Figure 6 (b) Block model of the western Gawler Craton showing susceptibility variations resulting from the inversion of the TMI data. These inversions were only computed down to 25 km, hence, the shallower depth of model compared to the density variations which went to a depth of 60 km.
Figure 6 (b) Block model of the western Gawler Craton showing susceptibility variations resulting from the inversion of the TMI data. These inversions were only computed down to 25 km, hence, the shallower depth of model compared to the density variations which went to a depth of 60 km.

Discussion

Major features that became apparent as a result of the inversions include:

  1. The different lower crustal blocks of the Western Gawler Seismic Province all had very similar densities implying similar material as opposed to juxtaposed blocks of different origins. The whole of the western Gawler Craton appears to be floored by a consistent and continuous layer.
  2. One of the lower crustal inclined reflective layers that appears to rise and form ramps in the interpretation of 13GA-EG1 is interpreted to pinch out against the Coorabie Shear Zone to the north of the model. This may suggest that the ramp structures in the mid-lower crust pre-date major movement along the Coorabie Shear Zone.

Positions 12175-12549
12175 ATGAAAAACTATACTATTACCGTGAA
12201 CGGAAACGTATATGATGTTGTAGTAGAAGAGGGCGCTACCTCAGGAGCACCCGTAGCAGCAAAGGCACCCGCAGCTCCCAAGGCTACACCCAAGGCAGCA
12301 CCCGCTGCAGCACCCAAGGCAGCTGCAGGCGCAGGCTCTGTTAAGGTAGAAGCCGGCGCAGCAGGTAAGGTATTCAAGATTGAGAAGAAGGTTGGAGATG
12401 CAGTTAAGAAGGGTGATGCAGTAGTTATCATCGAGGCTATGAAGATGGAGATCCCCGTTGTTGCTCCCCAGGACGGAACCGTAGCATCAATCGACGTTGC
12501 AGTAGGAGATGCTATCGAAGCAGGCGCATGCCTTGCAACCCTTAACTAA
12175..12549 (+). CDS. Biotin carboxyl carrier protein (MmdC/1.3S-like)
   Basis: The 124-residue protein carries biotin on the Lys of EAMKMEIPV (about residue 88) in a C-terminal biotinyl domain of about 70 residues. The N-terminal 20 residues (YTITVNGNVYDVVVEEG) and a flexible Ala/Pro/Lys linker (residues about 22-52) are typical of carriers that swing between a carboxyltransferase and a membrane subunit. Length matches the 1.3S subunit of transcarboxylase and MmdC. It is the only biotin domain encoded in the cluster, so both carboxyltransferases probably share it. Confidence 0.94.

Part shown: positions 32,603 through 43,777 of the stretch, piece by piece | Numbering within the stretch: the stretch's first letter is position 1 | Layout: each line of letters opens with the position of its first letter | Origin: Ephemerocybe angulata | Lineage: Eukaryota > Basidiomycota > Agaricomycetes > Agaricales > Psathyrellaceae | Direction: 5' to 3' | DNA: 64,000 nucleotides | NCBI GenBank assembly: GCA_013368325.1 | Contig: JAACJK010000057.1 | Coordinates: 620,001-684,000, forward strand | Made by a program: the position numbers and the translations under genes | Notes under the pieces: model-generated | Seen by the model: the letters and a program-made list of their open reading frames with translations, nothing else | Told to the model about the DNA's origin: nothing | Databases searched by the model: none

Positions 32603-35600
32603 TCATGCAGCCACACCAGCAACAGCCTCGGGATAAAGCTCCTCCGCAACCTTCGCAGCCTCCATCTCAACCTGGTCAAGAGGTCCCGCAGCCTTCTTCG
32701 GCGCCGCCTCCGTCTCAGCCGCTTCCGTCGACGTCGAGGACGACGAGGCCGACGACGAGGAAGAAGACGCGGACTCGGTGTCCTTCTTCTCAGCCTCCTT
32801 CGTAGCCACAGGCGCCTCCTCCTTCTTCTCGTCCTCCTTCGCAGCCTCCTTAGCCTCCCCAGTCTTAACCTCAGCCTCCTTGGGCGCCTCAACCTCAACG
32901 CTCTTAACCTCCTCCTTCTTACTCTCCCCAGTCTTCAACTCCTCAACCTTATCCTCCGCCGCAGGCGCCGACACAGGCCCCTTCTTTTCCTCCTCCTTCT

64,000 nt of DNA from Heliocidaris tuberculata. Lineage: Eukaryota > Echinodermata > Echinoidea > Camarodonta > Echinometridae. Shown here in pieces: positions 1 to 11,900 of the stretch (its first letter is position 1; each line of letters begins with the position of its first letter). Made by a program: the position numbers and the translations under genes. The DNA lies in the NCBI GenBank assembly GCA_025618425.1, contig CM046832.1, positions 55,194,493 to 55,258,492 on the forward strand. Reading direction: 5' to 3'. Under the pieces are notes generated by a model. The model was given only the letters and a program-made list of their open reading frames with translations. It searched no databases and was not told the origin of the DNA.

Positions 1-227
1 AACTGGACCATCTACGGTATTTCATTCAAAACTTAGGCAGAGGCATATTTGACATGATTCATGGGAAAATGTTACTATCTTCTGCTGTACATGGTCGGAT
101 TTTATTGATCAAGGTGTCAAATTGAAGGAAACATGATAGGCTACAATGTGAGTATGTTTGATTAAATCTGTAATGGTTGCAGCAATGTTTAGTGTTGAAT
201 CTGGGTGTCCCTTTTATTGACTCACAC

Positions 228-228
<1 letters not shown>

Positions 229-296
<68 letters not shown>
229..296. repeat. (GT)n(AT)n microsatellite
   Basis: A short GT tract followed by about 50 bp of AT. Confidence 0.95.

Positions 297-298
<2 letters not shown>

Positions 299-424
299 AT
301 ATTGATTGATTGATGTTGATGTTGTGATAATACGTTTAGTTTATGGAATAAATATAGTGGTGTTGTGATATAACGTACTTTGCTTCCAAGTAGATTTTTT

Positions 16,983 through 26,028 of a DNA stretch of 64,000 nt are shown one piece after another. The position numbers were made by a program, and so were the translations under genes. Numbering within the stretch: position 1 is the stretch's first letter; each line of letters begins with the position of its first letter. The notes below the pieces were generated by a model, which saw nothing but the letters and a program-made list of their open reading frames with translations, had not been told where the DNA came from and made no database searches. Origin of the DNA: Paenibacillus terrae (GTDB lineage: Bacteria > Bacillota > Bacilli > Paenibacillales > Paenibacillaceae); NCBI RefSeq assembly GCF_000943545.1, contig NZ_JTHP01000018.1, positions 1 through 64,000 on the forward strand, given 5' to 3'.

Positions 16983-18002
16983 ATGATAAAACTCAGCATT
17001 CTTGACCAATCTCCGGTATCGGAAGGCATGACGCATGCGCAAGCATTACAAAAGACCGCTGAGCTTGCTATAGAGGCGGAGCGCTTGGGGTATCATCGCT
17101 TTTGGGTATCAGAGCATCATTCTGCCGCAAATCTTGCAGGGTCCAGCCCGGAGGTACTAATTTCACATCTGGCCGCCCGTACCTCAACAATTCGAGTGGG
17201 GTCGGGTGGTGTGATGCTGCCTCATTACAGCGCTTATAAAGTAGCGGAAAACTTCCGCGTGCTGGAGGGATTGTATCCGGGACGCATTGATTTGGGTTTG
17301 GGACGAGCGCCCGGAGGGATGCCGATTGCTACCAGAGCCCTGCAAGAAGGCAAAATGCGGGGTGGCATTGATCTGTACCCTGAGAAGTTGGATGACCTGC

3. The Wirinjinna and Karari seismic subdomains appear to have very different densities with the Karari having a relatively high density, higher than that of the non-reflective middle crust of the Western Gawler Seismic Province. The Wirinjinna Seismic Subdomain had densities similar to the Christie and Fowler domains. One possible explanation is that the Karari Seismic Subdomain may have been exhumed from deeper than crustal blocks either side as it shows higher densities and is known to contain high-grade metamorphic rocks, e.g. Moondrah Gneiss (Teasdale 1997; Dutch and Hand 2009). Constraints on metamorphic grade in the Wirinjinna Seismic Subdomain are limited.